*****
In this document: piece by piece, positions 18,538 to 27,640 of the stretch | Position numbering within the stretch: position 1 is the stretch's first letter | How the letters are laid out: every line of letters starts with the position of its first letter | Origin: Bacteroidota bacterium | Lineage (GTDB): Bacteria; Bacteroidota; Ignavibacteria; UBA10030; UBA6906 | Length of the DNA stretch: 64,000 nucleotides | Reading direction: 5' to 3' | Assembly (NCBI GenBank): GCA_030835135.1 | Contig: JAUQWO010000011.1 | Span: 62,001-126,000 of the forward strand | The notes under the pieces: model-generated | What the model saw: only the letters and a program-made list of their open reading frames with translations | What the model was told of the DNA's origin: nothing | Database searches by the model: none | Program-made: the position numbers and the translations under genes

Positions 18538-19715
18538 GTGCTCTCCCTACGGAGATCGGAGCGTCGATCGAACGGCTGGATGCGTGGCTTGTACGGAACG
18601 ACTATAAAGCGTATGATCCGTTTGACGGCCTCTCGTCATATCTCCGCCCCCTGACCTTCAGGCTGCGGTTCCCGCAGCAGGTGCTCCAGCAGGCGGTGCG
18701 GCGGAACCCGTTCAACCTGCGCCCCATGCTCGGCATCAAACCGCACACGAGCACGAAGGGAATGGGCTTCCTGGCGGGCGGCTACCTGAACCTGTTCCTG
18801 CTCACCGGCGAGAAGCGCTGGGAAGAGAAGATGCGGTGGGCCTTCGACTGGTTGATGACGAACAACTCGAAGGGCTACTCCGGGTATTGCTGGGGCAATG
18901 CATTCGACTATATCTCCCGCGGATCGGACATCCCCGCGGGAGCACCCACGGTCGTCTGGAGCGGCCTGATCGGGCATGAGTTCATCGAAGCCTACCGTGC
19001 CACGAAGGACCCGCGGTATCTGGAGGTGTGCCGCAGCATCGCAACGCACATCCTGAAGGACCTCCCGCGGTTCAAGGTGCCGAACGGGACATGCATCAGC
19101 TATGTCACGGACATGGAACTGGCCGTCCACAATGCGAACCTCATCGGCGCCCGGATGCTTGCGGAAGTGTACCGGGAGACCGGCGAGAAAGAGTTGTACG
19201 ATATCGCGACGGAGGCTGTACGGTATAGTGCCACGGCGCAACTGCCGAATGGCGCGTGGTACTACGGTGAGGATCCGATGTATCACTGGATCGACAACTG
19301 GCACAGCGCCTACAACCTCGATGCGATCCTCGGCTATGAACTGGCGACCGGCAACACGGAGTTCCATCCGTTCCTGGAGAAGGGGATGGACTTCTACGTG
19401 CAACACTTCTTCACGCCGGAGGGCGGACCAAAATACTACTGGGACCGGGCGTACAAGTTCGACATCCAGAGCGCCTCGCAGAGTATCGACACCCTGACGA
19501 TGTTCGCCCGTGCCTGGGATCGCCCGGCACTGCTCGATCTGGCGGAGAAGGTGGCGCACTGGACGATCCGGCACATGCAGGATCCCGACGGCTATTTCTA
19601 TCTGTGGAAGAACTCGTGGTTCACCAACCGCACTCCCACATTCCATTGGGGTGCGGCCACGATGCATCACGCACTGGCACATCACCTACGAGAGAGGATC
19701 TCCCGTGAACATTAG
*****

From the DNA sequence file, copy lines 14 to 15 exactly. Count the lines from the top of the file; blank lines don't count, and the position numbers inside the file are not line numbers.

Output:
19601 TCTGTGGAAGAACTCGTGGTTCACCAACCGCACTCCCACATTCCATTGGGGTGCGGCCACGATGCATCACGCACTGGCACATCACCTACGAGAGAGGATC
19701 TCCCGTGAACATTAG